I always look at street musicians as I pass, just to put a visual with the sound. Most of them are pure tallentless crap, hacking away at whatever the instrument is. To me, it's noise pollution of the worst kind, I'd rather hear a jackhammer. If the player is good, it will make me stop if I have any time at all. It's a treat to hear something unexpected in an unlikely place. I always wonder why a good player is playing in such a setting. There are many possible reasons but I wouldn't ask. I'll look at the quality of the instrument, the dress, the amount of physical emotion being put into the playing and let my imagination do the rest, it's a fun game. I doubt that my imagination would have ever taken me to Josh Bell though. If the music is good I'll throw in, if it's bad I secretly wish that there were some musical vortex that would vaccume the money out of the case, including whatever went in to prime the pump and put an end to the public's pain. In the end, it's just musical pan-handlling for the most part. A sweetly played request is worth something. Value has been added to the atmosphere. I'll buy that.

Revenant said...

Of course, another possible lesson from this is that the average person doesn't place a high value on violin music. He may command $1000 an hour, but that's from a fairly small audience that is not necessarily very heavily represented among subway patrons. The average person, I suspect, never personally spends a dollar on classical or violin music during their lifetime.

lee david said...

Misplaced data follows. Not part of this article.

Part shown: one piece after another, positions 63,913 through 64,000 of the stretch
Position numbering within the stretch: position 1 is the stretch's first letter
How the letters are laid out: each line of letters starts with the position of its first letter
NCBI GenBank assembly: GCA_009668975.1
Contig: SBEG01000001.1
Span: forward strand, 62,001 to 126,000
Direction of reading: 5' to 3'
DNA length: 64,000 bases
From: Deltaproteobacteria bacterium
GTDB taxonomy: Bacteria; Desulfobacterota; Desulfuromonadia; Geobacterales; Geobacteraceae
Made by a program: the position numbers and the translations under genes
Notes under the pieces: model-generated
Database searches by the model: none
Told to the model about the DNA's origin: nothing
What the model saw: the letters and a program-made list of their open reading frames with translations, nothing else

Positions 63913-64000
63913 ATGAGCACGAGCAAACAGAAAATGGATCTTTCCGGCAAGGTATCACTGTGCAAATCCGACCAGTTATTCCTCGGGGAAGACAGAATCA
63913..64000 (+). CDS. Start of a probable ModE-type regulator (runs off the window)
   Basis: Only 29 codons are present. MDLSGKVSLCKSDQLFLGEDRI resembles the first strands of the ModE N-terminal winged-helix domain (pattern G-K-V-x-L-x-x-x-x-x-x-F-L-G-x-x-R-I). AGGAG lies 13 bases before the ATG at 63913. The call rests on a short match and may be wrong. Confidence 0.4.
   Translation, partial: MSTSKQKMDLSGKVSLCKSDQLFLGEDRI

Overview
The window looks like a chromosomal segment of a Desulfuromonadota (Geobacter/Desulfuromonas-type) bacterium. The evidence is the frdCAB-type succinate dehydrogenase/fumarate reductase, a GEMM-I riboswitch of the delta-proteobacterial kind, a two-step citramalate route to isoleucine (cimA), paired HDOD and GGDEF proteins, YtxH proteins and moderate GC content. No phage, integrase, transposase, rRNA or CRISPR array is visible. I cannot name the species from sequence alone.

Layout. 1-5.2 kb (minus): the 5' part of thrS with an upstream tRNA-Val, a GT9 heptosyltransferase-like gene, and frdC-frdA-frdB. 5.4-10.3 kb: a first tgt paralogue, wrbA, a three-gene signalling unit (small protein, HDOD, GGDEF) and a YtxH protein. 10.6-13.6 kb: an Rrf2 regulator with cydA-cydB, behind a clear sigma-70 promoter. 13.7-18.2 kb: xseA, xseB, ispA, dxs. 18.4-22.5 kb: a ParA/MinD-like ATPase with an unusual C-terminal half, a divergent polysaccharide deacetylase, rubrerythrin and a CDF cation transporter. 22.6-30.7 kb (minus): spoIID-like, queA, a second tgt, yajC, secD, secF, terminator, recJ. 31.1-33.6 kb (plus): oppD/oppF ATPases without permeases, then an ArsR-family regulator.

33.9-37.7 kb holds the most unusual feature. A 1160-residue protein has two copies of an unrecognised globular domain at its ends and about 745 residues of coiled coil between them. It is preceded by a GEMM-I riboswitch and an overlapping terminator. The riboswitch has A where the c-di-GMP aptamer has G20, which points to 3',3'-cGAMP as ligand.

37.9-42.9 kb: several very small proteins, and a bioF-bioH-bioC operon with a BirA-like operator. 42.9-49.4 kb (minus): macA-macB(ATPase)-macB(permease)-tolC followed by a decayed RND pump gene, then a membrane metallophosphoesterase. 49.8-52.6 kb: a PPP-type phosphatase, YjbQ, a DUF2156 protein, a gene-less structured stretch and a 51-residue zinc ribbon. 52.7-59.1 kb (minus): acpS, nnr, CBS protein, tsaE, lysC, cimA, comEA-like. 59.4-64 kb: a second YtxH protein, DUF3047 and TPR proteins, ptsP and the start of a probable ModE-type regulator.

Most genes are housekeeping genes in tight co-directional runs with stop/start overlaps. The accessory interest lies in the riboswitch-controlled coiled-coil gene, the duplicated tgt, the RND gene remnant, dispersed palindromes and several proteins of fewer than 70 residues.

Violin music is the sound track to so many movies, commercials, etc and the classical flavor to boot. I can believe that most could refuse to listen and make any evaluation at 8:00 AM but, if you let it in, even just a little bit, I have a hard time believing people couldn't hear the quality of the playing. The two main factors that distort the reaction in this situation are 1) Your time is not your own if you expect to start being paid for your presence in five minutes. 2) People feel guilty about acknowledging the player in any fashion and then not dropping anything in the case.

I hope that these reasons played a big part in the reaction that he got, otherwise I'm going to have to lower my impression of the average D.C dwellers/workers taste and cognitive ability again. It's not too high right now.

Robin Goodfellow said...

The capacity of the Universe to deliver experiences of great magnitude far exceeds the capacity of the human mind and psyche to absorb them. As such it is absolutely necessary to create coping mechanisms just to make life livable. In some ways these coping mechanisms can take the form of turning down the volume on the Universe, at least in how much attention you pay to it. Unfortunately, it's all too easy to let these coping mechanisms get out of hand and become too lax or too severe, with deleterious consequences either way. In this case we can see that many people are probably tuning out too much of the wonder of the Universe, and, like always, could probably stand to smell the roses just a tad bit more often.

Aside from that, an interesting phenomenon that's probably at play here is sensation transference. Often times the setting can play as much a part of perception as the actual thing itself. People expect violin players in subways to be of mediocre quality, and listening for merely a few seconds as you pass by is probably not enough to correct that impression unless you're really paying attention.

Also, to be honest, a lot of people don't really like orchestral music much. Thousands of people may pay top dollar to listen to Bell in a concert hall, but the percentage of the total population who he might count as fans would probably be very low.